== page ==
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    1. Curmudgeon is a word we don't hear anything like often enough in life, thank you Kathy. I love the food descriptions in the text and then the detail in the translator's notes that would never *quite* enable you to recreate the recipe. The notes about food, real-life Italy, politics and so on get much less copious as time goes by - I feel as Stephen Sartarelli may have a wildly over-optimistic notion of how much I can be expected to remember from one book to the next.

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  4. I don't think I've found any Italian crime fiction that doesn't have an unreconstructed view of women but at least the Montalbano books have some humour. I find the TV adaptations harder to take because the lack of women-as-anything-other-than-dead-bodies-or-sex-objects is far more obvious (all those scenes where the entire force is searching for something or someone and there's not a woman in sight)...plus you miss the humour of the translator's notes :)

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    1. Are you basing this just on the books being translated into English Bernadette? There's not a lot of them ...

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  5. The phrase je ne sais quoi was made for a man walking an anteater.

    I regret that I do not see the connection between the opening photo of a lovely woman to the text of a woman whose appearance would frighten anyone.

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    1. I agree, Bill. Dali is often said to have had a pet aardvark. However, I am a great expert on exotic animals - or else I did some checking before using this photo in a blog post, you decide - and this is deffo an anteater. You can tell them apart by the tips of their noses.

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  6. I've not yet read enough of Camilerri to decide whether I like the series or not.

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    1. I like the books a trifle better than the tv show, but I love them both. And Young Montalbano, too.

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  7. Great photo of Dali Moira! This is certainly a fairly unreconstructed world that is being depicted - and one does lose a lot in not reading Montalbano in Italian unfortunately as the heavy use of dialect is crucial in setting what is, by any standard, a very old-fashioned mindset (though the attacks on the horror of Berlusconi are always welcome and significant at a time when not a lot of people were sticking their necks out.)

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    1. It's odd how Camilleri says in interviews that he's never overtly political, and never explicitly deals with the Mafia despite the books being set in Sicily. I'd say you can always tell which characters' views Camilleri shares, on political issues. And although he may not use the words Mafia or Cosa Nostra you're never in any doubt when they're involved.

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  8. I meant to say that I love Sarterelli's end notes, which often make me laugh as much as Montalbano's or Catarella's comments.

    On the writing about women, yes, that has its limitations and stereotypes. And the older Montalbano gets, the more he makes mistakes in his personal life. I try not to get aggravated, and remember this is fiction.

    Camilleri is in his late eighties. I'd say he's a product of his society and culture, and hasn't moved ahead on certain issues. On others, he's good, and a reader can see how he thinks on various questions and issues.

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    1. I'd say a lot of Camilleri's female characters who are meant to be seen as bold and capable figures are in fact "strong female characters" of a particular type derided nowadays among feminist commentators. The things that make them "strong" and supposedly-admirable are traditionally mannish qualities, and not always terribly nice ones.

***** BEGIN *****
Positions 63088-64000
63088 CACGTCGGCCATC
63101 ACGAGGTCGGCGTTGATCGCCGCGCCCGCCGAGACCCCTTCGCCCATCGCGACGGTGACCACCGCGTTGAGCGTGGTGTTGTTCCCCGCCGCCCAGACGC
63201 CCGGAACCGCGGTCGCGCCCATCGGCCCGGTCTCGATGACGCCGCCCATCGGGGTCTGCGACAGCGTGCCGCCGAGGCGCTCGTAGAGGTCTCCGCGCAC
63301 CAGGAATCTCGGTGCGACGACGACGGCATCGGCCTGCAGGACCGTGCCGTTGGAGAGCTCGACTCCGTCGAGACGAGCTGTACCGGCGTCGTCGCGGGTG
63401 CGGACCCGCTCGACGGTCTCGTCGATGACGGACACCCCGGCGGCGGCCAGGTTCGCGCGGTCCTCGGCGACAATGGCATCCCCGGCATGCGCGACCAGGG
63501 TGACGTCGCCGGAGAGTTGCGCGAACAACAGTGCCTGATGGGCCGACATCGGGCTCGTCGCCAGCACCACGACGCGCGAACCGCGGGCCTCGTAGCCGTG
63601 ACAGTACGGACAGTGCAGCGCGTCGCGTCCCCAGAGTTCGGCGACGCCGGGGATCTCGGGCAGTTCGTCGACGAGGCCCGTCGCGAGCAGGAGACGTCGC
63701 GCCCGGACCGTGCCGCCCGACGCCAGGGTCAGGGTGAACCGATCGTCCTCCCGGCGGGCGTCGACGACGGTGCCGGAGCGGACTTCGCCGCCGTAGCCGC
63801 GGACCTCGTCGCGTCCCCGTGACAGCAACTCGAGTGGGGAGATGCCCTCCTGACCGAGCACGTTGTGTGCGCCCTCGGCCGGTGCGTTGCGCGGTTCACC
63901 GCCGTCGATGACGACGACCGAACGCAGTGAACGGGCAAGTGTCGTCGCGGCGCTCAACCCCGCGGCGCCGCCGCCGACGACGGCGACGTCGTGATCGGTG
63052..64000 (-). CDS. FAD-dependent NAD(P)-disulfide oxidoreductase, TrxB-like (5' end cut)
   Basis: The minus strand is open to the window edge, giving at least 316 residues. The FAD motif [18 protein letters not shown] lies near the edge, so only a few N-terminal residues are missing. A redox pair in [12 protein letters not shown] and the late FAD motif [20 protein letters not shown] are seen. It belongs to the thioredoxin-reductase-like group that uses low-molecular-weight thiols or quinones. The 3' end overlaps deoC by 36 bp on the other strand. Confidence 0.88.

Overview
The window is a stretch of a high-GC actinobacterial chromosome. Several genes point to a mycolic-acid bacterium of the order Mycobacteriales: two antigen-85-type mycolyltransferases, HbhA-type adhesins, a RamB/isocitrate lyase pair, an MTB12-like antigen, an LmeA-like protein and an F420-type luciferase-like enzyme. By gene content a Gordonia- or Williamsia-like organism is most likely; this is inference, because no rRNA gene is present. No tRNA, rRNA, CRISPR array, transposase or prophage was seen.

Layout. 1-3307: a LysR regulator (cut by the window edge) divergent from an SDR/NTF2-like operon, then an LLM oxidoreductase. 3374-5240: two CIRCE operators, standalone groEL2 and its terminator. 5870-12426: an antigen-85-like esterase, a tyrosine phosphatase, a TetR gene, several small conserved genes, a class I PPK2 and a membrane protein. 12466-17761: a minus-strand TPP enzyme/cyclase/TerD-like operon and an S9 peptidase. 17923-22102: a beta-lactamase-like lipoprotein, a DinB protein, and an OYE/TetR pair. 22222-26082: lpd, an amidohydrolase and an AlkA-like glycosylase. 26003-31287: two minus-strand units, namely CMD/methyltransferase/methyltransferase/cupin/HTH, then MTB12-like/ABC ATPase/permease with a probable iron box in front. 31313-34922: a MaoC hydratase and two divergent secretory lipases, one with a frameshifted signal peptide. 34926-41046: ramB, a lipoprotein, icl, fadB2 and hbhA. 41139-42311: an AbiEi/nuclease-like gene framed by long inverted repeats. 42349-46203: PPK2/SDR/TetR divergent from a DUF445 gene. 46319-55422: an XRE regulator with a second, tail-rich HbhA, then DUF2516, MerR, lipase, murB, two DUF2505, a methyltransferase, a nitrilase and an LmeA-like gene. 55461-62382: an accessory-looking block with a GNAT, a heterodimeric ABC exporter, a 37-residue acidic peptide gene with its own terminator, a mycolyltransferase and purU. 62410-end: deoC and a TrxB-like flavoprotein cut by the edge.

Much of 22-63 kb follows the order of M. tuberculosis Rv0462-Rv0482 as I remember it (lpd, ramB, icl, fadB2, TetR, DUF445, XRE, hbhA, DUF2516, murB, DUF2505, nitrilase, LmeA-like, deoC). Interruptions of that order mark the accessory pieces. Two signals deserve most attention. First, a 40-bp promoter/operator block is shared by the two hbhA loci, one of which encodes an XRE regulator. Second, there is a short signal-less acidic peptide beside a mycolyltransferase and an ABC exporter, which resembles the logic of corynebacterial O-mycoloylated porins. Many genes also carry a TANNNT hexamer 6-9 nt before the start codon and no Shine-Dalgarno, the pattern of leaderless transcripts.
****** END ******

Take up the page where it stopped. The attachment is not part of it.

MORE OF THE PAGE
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  9. I'm not sure what you mean that "feminist commentators" deride a particular type of women who are strong. I've never seen that type of criticism.

    Women readers and reviewers usually want to see women as strong and capable, not objectified or victims of abuse or stereotyped as helpless or unintelligent or uncertain in a crisis.

    Livia is a strong, intelligent woman but Montalbano doesn't treat her respectfully, especially as the series goes on.

    There aren't women in the police department or journalists or in local government in these books, roles which women today inhabit all over the world, and in Italy, too.

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    1. Kathy, I didn't refer to a certain kind of woman, but to a certain kind of female fictional character. There's a perception that some female characters who are supposedly strong and capable, and all such good things, are created in a masculine image by a male-dominated media, their supposedly-good traits being things that men think are good for men to have. If you could change someone's name from Mary to Mark and have her played by Sylvester Stallone, with only minor cosmetic changes to the script, then arguably that's just a character, not really a female character. This might be even worse than having women in books and films and tv shows who are two-dimensional stereotypes.

      I think it's pretty obvious that Camilleri admires and expects us to admire Montalbano's friend Ingrid. But she's a good example, I think, of the phenomenon I was trying to describe. The things she's so marvellously good at - apart from looking hot - are: eating; drinking; driving dangerously fast; driving dangerously fast after prodigious drinking; and using the opposite sex somewhat ruthlessly for her own pleasure. These are things Montalbano, and many men in his milieu, may see as admirable in a man, and he certainly admires them in her. Whereas you or I may not admire some or all of them in anyone.

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  10. Oh, Ingrid. But she's smart, too, and reliable at times that Montalbano needs her help. She's there for him.

    And Livia is strong, too, and has had her fill of Montalbano's shenanigans at times and lets him know it. He just takes her for granted in the later books.

    I'd like to see women in the police station, among the journalists and perhaps as a judge or other government official. I assume Italy now includes women this way.